All of your questions are a-priori. What I mean is you are asking them in the abstract, not in the context of any specific program whose performance is your concern. That's like trying to swim without being in water.

If you do tuning on a specific concrete program, you will find performance problems, and chances are they will have almost nothing whatever to do with these abstract questions. They will most likely all be things you could not have thought of a-priori.

For a specific example of this, look here.

If I could generalize from experience, a major source of performance problems is galloping generality. That is, while data structure abstraction is generally considered a good thing, any good thing can be massively over-used, and then it becomes a crippling bad thing. This is not rare. In my experience it is typical.

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I think you're answering big parts of your question on your own. I personally prefer easy-to-read code (even if you understand C style, maybe the next to read your code has more trouble with it) and safe code (which suggests stringstream, exceptions, smart pointers...)

If you really have something where it makes sense to consider bitwise operations - ok. But often I see C programmers use a char instead of a couple of bools. I do NOT like this.

Speed is important, but most of the time is usually required at a few hotspots in a program. So unless you measure that some technique is a problem (or you know pretty sure that it will become one) I would rather use what you call C++ style.

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Thanks for the comment. Yep, I've answered some of the questions, but I don't really know which one is better and I need to hear other people's opinions. Also, I don't mean something really, really ugly and difficult to understand. None of the given examples are hard to unterstand, no matter if the programmer after me knows C-style things, or not. For example, the error handling I mentioned - every good programmer will understand it. Also, if someone doesn't know what atoi is, there's google. I'm not talking about some really C-specific things. I'll edit my post a little. – Kiril Kirov Nov 13 '10 at 9:52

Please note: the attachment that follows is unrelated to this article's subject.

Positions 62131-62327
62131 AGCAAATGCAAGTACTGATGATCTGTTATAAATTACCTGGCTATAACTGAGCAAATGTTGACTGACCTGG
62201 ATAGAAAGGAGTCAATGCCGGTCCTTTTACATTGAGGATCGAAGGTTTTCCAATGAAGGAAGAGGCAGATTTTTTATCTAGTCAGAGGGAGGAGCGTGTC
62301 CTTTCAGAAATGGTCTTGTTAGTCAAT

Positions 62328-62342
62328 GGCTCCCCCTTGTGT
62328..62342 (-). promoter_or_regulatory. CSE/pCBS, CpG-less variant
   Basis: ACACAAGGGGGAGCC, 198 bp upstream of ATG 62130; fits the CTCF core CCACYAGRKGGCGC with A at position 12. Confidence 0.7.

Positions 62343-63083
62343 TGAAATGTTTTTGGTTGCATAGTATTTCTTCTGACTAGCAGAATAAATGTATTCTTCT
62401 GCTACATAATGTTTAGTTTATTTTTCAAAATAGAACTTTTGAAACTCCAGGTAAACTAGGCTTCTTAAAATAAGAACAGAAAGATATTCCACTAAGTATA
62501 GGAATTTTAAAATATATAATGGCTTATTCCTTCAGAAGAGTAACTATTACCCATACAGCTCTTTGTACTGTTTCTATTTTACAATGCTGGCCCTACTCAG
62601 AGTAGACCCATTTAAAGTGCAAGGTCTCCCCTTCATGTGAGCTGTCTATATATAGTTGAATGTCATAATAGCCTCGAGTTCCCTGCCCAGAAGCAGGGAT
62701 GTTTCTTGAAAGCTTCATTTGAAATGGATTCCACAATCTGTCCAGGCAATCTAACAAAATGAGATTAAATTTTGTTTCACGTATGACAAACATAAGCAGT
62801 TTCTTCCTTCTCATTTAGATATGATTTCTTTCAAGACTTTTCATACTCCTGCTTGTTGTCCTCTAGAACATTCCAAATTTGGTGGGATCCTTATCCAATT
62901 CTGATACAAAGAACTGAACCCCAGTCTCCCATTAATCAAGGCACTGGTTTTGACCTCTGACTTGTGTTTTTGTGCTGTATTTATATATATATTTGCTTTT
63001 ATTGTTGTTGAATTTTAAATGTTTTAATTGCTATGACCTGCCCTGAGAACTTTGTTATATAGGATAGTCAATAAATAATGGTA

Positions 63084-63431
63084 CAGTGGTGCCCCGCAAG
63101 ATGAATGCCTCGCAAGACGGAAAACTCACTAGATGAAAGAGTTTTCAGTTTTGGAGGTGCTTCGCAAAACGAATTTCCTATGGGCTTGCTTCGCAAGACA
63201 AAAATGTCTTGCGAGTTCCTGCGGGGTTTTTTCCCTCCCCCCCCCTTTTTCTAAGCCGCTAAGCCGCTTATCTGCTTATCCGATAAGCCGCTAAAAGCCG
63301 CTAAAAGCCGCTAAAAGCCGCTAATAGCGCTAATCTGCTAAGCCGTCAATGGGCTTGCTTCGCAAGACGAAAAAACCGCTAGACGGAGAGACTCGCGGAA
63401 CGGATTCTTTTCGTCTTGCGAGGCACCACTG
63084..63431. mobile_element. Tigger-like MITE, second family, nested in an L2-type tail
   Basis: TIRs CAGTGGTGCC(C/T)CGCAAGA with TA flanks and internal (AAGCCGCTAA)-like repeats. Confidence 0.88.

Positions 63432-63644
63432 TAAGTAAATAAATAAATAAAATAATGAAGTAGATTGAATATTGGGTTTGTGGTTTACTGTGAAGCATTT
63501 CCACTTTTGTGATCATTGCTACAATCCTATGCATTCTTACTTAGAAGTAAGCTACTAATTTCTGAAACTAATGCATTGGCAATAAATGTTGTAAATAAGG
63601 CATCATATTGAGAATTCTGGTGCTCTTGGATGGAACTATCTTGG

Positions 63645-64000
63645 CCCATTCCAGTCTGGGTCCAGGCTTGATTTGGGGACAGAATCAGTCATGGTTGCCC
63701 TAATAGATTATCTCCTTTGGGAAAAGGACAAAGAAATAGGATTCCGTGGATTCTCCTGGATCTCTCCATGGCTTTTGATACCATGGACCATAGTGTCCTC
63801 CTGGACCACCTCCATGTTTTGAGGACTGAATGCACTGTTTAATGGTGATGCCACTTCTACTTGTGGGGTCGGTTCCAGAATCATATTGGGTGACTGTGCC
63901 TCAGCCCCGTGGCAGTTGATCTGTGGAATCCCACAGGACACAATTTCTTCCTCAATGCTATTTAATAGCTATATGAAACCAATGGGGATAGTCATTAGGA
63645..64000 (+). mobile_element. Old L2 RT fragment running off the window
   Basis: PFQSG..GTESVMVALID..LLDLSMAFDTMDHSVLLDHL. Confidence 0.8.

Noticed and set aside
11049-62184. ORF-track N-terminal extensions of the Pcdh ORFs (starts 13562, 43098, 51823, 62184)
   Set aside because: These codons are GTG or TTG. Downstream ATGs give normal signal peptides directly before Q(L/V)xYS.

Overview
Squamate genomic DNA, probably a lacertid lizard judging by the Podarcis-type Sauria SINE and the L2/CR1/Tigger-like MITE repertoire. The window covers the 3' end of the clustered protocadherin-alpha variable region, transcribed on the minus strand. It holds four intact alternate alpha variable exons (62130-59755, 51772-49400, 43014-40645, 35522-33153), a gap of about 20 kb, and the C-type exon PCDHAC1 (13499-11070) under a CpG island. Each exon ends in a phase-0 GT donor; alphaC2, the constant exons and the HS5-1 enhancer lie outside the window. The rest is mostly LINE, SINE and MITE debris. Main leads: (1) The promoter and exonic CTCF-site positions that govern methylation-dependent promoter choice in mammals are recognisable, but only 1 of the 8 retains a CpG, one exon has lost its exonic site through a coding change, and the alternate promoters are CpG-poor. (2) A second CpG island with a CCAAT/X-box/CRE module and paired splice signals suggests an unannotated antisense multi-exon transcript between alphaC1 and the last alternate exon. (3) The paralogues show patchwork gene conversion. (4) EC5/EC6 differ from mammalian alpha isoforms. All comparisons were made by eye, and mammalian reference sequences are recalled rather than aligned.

well, style is a question of personal preference and if both C and C++ are appropriate to solve your problem you can choose among them. But I still feel like exceptions are safer than return codes (which often are forgotten to check and hard to pass on). – Philipp Nov 13 '10 at 9:55
exceptions, are well how do you say, exceptions, return codes aren't they return codes are the opposite of exceptions, they are normal. They shouldn't be used interchangeably. – hhafez Nov 13 '10 at 10:10
"forgotten to check and hard to pass" - yep, that's why I specified the level of depth - I mean not to pass the error code more that one or two levels up (to caller functions), because it's really hard to pass and check then. – Kiril Kirov Nov 13 '10 at 10:11

Why the expensiveness of exceptions is an argument? Exceptions are exceptions because they are rare. Their performance doesn't influence the overall performance. The steps you have to take to make your code exception-safe do not influence the performance either. But on the other hand exceptions are convenient and flexible.

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yes, they are "convenient and flexible", and yes, I said: "they're exceptions for exceptional situations, not for .. beauty", but why not using enum-s and different return codes, but to use an hierarchy of exceptions, when this can be avoided. Is that such bad practice. – Kiril Kirov Nov 13 '10 at 9:58
It really depends on the situation, whether exceptions make things easier or not. For some applications, there should be no errors and no exceptional behavior. Instead of throwing an exception, it may be more useful to have an assert so you can check the callstack. Asserts also can be easily disabled when it is time for the final release. – Johan Kotlinski Nov 13 '10 at 10:08
In fact in most cases in a well designed application there should be assertions as well as exceptions handling. In most cases return codes is not a bad practice per se, it is just less flexible and less convenient. There are a few cases where exceptions are unacceptable. For instance, exceptions must not cross the boundaries of different binary components. That is why COM conventions prohibit exceptions cross COM methods boundaries. – noxmetus Nov 14 '10 at 5:03

This is not really an "answer", but if you work in a project where performance is important (e.g. embedded/games), people usually do the faster C way instead of the slower C++ way in the ways you described.

The exception may be bitwise operations, where not as much is gained as you might think. For example, "Don't use left-shift for multiplying by two." A half-way decent compiler will generate the same code for << 2 and * 2.

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Multiplication by 2 is "<< 1". Just one of the reasons not to use bitshifts. :) – onemasse Nov 13 '10 at 10:27
Ugh... yes. Indeed – Johan Kotlinski Nov 13 '10 at 10:37